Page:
The Legendary Fritz Had Unfinished Business in Dallas Hip-Hop
Matt Deas' rapper name, Legendary Fritz, pays homage to his late cousin (and "Harlem gangster") Richard "Fritz" Simmons. The 'Legendary' part came later, when Deas' was freestyling at Club Exodus in Dallas. Hip-hop legend KRS-One happened to be there, promoting one of his new albums. During his battle, Deas was dropping KRS' song titles in his flow, which prompted KRS one to say to Deas after the show that if he did that in New York, they would've called him 'Legendary' Fritz. And so it began.
Courtesy of The Legendary Fritz
In 2001, Zac Crain (now the senior editor at D Magazine) wrote in the Observer that "Fritz calling himself legendary ain't no joke." Over a decade later, he's still got it.
In fact, tonight (Thursday, December 19), Fritz will be performing at his showcase "Twas The Mic Before Christmas," at Sandaga 813 (813 Exposition Ave., Dallas, TX 75226) hosted by local legend EZ Eddie D. Tickets are $5 and doors open at 8 p.m. and the show starts at 10 p.m. DJ Spiderman will be on the turntables. Along with the event, Fritz is dropping an EP, Twas The Mic Before Christmas 2, which will have two Christmas songs and five other new songs. "It's a little project that I put together to keep the Christmas spirit in the form of hip-hop," Fritz said.
That EP follows Look Good, Feel Good, Smell Good, which dropped in July, and Livin In A Jar, which dropped in October. Both albums, Fritz admits, aren't his best work. But Fritz was just testing the water this year: "It's been years since I've rapped, so I wanted to see exactly what my lane would be and then after putting out those songs, I know where my lane is right now. What everyone heard this year, that was just me warming up, warming back up and getting the rust off, just gearing up for the 2014." While he regrets very little over his career, he does wish that he hadn't taken such a long break. "I can't make up for that ten year window of music," Fritz says.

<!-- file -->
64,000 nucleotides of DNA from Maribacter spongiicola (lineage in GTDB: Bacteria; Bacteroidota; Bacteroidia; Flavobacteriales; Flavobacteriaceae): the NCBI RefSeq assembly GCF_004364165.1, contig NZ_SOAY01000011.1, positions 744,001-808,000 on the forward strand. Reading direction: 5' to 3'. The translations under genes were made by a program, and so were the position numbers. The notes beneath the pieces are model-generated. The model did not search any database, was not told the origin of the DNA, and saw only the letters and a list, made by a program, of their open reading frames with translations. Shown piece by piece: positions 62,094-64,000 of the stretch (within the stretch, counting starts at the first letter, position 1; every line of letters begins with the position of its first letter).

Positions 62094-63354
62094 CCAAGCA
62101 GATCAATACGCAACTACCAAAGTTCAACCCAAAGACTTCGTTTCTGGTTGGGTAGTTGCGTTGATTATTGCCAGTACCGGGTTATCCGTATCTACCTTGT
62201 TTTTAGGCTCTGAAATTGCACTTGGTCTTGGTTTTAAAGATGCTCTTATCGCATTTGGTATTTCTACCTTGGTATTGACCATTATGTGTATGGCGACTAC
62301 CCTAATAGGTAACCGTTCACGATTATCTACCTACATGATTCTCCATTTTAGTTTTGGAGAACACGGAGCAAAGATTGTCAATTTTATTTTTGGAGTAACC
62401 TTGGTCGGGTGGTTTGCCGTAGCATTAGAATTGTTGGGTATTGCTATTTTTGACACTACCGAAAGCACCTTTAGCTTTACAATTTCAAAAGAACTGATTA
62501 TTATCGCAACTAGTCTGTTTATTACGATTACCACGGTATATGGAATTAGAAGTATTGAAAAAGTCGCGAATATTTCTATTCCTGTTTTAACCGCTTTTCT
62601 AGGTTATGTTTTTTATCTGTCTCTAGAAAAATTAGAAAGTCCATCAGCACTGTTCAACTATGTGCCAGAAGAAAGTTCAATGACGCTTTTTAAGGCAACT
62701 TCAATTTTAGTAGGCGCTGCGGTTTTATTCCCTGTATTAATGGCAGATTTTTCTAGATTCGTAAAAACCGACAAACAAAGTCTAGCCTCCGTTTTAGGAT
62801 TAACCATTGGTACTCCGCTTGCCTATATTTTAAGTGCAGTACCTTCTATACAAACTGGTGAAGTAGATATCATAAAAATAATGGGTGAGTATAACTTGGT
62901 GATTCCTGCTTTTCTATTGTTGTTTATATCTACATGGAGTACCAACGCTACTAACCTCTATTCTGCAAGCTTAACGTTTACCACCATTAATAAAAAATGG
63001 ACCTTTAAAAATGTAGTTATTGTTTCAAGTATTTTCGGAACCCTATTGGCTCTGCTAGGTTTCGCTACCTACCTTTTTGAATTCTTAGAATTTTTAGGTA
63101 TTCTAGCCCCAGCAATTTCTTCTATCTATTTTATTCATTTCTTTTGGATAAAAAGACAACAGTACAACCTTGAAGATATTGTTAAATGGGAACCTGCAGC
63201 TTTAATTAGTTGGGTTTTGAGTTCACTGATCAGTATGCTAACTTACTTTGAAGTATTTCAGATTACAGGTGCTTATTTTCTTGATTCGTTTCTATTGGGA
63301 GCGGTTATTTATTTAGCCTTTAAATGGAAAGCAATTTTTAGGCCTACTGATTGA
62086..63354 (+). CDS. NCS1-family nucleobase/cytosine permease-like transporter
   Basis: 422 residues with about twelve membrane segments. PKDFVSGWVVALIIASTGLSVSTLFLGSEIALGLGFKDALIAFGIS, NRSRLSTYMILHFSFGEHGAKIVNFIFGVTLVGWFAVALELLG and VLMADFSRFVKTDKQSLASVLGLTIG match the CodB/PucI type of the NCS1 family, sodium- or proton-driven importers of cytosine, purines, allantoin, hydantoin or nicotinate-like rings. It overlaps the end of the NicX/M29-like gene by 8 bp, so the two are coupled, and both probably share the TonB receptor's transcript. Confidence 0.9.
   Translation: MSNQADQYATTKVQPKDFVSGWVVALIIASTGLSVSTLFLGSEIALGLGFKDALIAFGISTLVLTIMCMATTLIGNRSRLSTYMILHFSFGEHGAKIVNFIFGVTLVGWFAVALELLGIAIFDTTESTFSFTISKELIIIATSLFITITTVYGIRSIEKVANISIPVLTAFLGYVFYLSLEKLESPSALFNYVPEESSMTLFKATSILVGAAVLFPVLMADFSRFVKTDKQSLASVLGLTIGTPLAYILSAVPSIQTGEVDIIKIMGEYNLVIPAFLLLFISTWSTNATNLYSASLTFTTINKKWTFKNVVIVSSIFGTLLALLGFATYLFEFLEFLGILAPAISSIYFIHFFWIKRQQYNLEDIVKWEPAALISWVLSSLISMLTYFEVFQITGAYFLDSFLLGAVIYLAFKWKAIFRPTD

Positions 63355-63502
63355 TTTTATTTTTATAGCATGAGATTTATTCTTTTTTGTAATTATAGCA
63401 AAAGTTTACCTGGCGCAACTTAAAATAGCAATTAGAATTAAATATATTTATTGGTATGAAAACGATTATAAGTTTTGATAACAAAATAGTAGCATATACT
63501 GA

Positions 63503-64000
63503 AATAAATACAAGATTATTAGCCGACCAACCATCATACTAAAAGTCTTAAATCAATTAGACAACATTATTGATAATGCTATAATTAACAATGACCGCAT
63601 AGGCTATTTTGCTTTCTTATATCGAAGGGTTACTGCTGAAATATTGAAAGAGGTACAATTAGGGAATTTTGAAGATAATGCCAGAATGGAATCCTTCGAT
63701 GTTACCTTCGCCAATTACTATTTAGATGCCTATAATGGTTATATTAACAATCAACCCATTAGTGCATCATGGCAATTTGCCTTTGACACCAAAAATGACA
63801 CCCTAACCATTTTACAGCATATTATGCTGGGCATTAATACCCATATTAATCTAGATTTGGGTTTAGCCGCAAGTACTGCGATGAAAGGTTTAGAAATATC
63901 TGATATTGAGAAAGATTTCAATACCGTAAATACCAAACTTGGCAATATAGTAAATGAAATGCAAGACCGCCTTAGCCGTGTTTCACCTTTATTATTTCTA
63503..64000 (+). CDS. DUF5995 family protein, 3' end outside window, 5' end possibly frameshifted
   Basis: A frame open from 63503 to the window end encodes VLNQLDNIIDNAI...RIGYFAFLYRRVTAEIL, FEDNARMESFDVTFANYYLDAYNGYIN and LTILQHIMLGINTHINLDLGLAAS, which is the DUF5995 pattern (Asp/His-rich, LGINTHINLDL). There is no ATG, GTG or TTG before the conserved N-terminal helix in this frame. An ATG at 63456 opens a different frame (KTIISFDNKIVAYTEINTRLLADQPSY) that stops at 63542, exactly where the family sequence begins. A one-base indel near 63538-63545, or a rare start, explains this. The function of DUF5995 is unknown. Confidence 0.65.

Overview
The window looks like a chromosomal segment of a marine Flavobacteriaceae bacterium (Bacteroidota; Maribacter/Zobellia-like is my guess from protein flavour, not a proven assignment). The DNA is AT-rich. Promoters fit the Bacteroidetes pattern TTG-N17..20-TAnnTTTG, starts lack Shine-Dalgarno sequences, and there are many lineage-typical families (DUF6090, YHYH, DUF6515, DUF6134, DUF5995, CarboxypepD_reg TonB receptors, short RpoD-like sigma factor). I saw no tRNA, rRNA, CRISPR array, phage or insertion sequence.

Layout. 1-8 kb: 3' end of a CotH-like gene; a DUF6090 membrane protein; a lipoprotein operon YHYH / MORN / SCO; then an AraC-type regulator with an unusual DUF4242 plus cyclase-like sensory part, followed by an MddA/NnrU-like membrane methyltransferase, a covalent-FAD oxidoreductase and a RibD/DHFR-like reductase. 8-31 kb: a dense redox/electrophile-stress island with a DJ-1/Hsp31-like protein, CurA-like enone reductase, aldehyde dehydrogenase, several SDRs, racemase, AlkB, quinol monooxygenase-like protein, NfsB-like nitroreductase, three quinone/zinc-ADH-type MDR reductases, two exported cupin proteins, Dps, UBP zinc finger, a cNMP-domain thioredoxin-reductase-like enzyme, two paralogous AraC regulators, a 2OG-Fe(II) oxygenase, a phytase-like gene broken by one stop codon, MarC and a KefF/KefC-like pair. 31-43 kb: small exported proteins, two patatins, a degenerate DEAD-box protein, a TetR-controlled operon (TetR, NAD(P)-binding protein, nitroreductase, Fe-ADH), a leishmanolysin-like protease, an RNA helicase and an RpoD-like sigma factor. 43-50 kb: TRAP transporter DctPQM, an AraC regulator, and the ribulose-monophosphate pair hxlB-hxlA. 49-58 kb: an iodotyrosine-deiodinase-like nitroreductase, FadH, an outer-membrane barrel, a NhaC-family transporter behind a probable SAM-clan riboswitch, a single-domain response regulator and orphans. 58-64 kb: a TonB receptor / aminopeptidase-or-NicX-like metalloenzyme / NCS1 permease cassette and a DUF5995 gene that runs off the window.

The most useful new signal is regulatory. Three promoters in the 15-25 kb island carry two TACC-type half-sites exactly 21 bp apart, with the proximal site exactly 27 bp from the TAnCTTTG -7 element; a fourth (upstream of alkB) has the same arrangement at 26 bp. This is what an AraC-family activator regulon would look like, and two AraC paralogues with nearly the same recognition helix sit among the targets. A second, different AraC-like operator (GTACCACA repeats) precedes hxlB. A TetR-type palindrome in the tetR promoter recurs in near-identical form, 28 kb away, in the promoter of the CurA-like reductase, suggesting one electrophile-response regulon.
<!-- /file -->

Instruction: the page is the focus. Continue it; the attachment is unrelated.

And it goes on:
Fritz didn't move to the city until the early '90s, when his daughter and her mom moved here from South Carolina. In his 20s at the time, Fritz rap-battled and freestyled at various clubs around the city, until he was eventually convinced to record some songs. His first song, "No Sunshine," was included on Down by Sound: KNON Hip-Hop Compilation, which was put together by KNON's DJ EZ Eddie D in 1998.
In 2001, he dropped his debut record Greatest Hits to positive reviews. Although, to be fair, 'record' isn't an accurate term; his 'record' included a total of 42 songs that he had recorded over a two-year span. Fritz maintained his legendary status, and is often put in the same league as Dallas legends like the D.O.C.
However, in 2002, Fritz beefed with fellow local rapper Headkrack. Fritz doesn't regret the feud, and he emphasizes that "the scene don't owe me anything." Still, he thinks that the incident has hurt him in the long term. Most notably, Fritz hasn't been contacted to participate in the We From Dallas hip-hop documentary. The filmmakers have interviewed many of the rappers and producers that Fritz has worked with, but they haven't reached out to him at all. Does he feel slighted? "Hell yeah! They didn't even ask me or anything," Fritz says.
True to his battle-rap roots, Fritz responded to his exclusion from the film in a track. In the song, called "Cry Now," he calls out many of the people involved with the project. He also establishes some of his credentials, rapping, "I wasn't born in Dallas, I get that. / My contribution ain't no water cooler chit-chat. / I do it for the music, it's effortless. / KRS-One named me 'legendary' at Club Exodus."
Reflecting on his past, Fritz wonders if he's paid a price for staying independent: "You know what, I've realized what hip-hop is to me. A friend told me a long time ago, that when you fall in love with hip-hop, you're either going to marry her or make her your bitch. The problem- what happened with me is that I married her. I should have made her my bitch, but I married her. By marrying her, I always have a classic marriage and that type of view of not conforming to what's going on with the radio or in the industry."